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Devin D. Thorpe

Devin Thorpe

How Going Back To School With Paw Prints Learning Will Skyrocket Confidence

As millions prepare to go back-to-school this fall, it’s exciting to hear how “Paw Prints Learning” handwriting curriculum will be implemented coast-to-coast to help children with special needs and kids struggling with this critical life skill. This unique program has been proven to transform children’s lives and skyrocket confidence like 7-year-old Ari in this story.

Paw Prints Learning includes three handwriting curriculum books that can be used by teachers in a school, by an Occupational Therapist and/or by parents teaching their children at home. Co-Authors Sarah Appleman and Alissa Alongi are currently helping teachers get ready to implement this program when they go back-to-school. They are also donating books to the National Lekotek Center (non-profit) for their AblePlay library this fall.

Occupational Therapist Sarah Appleman came up with the idea of “Paw Prints Learning” after seeing children with special needs respond positively to animals. Working with OT and childhood educator Alissa Alongi, Sarah developed a program that includes therapeutic devised multi-sensory activities that help children succeed in many ways.

The “Paw Prints Learning” curriculum is now seeing major breakthroughs for pre-k and kindergarten students, along with those with learning disabilities using art, art projects and animals. The parent feedback and Ari’s story below is heartwarming:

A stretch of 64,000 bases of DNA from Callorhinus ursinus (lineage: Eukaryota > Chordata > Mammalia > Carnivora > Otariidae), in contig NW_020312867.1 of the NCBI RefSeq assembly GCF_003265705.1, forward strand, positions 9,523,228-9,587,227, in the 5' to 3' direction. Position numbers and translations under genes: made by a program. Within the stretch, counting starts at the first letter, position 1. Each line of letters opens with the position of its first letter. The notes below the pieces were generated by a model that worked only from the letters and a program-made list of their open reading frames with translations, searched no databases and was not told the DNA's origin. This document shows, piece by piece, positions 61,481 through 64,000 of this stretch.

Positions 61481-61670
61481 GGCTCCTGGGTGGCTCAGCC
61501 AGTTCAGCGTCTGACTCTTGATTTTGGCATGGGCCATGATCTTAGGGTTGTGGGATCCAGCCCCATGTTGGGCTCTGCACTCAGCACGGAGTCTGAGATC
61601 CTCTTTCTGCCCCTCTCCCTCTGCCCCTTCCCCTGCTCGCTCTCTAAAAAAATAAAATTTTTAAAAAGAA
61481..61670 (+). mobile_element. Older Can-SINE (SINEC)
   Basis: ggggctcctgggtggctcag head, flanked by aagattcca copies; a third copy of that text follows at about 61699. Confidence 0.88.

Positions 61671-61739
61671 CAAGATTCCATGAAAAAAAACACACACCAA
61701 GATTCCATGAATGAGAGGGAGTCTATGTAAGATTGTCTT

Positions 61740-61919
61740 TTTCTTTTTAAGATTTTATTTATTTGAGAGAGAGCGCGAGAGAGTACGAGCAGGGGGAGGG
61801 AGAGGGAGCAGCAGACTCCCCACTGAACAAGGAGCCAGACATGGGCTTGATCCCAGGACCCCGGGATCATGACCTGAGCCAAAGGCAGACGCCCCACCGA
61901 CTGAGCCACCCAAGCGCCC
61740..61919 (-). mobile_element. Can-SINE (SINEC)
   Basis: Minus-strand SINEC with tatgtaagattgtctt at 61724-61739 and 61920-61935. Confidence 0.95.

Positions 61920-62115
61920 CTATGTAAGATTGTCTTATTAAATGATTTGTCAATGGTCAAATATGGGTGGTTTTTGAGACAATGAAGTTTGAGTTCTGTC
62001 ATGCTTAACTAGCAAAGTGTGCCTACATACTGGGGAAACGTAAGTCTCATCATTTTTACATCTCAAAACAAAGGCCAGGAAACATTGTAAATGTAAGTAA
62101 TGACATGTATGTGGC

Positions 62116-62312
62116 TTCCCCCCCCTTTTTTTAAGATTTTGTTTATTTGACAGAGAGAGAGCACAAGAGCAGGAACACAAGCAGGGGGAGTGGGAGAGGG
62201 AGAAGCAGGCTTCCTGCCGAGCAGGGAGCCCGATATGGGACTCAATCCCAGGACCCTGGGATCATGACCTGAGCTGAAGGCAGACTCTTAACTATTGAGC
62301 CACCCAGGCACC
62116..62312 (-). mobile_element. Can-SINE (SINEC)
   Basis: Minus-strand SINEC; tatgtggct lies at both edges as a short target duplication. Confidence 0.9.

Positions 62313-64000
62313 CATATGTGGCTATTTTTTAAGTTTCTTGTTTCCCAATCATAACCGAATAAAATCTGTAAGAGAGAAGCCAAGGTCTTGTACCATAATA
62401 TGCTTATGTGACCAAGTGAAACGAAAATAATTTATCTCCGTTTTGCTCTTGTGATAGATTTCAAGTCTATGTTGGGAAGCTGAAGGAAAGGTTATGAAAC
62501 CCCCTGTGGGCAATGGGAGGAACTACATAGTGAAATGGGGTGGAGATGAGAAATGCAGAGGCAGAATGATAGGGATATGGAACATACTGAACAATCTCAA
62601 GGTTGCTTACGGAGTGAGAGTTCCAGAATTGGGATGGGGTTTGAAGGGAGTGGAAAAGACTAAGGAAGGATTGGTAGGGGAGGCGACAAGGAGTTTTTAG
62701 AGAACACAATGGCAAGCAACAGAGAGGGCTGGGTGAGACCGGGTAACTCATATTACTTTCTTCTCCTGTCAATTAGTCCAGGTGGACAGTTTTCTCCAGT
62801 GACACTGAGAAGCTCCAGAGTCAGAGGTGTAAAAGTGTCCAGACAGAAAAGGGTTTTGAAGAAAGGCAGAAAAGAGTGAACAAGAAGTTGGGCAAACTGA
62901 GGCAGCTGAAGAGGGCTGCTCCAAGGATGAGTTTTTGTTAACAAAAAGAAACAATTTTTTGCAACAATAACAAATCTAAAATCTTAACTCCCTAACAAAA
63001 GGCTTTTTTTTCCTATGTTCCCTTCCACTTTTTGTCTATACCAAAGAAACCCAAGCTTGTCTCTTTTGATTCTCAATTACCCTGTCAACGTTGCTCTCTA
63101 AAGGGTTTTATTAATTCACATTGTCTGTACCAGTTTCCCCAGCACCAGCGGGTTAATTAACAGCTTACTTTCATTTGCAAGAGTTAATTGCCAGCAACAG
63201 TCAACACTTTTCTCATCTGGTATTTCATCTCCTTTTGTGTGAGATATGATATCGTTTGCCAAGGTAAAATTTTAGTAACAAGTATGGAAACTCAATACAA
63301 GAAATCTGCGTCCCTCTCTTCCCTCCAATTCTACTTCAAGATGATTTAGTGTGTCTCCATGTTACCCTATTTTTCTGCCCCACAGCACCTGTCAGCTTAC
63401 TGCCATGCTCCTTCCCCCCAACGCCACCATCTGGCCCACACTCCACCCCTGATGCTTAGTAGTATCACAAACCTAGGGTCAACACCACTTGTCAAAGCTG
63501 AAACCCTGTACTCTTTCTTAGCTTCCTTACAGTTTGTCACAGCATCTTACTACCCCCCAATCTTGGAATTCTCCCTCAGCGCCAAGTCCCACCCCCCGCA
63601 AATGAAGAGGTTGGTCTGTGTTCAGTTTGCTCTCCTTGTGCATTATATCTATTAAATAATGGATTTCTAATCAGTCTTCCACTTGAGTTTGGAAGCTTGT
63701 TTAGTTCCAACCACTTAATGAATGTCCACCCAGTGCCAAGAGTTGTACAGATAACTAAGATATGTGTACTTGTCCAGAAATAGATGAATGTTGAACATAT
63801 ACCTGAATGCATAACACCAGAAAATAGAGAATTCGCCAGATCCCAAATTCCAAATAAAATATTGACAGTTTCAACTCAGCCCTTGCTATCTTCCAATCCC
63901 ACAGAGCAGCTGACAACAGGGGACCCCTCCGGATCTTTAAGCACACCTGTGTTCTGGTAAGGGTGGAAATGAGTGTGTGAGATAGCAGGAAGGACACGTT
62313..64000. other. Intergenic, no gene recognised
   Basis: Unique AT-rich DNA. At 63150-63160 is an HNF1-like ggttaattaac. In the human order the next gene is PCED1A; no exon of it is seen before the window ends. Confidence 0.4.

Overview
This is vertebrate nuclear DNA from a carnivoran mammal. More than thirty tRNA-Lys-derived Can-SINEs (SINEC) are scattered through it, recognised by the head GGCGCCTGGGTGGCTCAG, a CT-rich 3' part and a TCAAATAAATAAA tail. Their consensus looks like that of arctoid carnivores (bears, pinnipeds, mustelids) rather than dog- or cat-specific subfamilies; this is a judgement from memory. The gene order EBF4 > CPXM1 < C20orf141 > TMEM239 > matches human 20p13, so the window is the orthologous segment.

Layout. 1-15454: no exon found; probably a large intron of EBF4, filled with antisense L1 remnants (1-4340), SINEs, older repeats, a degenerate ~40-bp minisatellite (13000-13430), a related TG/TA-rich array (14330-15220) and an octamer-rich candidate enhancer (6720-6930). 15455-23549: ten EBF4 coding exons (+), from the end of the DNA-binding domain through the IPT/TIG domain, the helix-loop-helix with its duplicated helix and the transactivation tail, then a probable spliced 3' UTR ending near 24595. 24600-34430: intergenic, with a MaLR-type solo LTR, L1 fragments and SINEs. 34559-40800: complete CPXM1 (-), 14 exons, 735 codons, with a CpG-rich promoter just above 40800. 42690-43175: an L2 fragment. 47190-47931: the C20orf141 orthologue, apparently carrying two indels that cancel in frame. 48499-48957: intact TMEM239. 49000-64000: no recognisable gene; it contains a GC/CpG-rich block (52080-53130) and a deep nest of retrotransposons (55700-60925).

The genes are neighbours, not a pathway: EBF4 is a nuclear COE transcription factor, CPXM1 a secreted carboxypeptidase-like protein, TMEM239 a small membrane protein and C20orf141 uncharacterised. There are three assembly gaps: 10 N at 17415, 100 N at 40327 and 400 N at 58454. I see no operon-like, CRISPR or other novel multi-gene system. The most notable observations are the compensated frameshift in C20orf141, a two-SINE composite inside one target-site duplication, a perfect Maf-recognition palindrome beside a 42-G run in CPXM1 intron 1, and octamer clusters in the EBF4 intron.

During a recent interview, Alysa Kaplan, shared how her son’s life transformed, “Sarah implemented the Paw Prints Learning with my son Ari who was previously diagnosed with ADHD…and within two weeks he was doing things that I hadn’t seen him doing in those two years working with somebody else. He was writing his name. He was drawing. He was drawing pictures of people, which he was really proud of, and animals. He was doing all the things that the other kids were doing, and his confidence went thru the roof. I saw a completely different child in this time.”

When asked about Ari, Sarah shared these observations, “What’s really exciting for me as a therapist is that I watched Ari grow. In just a short period of time, in only a few weeks, he went from not being able to write or visually understand top and bottom and making his letters to being called on by the teacher and coming up in front of the entire class and writing on the board. His teachers smiled. I smiled, and his self-confidence just skyrocketed.”

In addition to parents, Occupational Therapists and teachers are getting ready to implement “Paw Prints Learning” handwriting program when they go back-to-school.

Pam Miscioscia, an OT from New York, who is incorporating the curriculum this fall, describes it this way, “Parents are excited to see something new and innovative, and because of their excitement, the kids are excited as well…This is the perfect fit to add to the current curriculum because not only is it fun and educational, but it fills a void that is not currently being taught in schools these days.”

We need more innovative ways to help children learn, and especially those with special needs. This creative use of art and animals to teach handwriting and social skills is groundbreaking. What a great way to enhance our childhood education programs, and boost confidence in children! You can check out the “Paw Prints” books on Amazon http://bit.ly/PawPrintsCurriculum and/or visit http://pawprintslearning.com.

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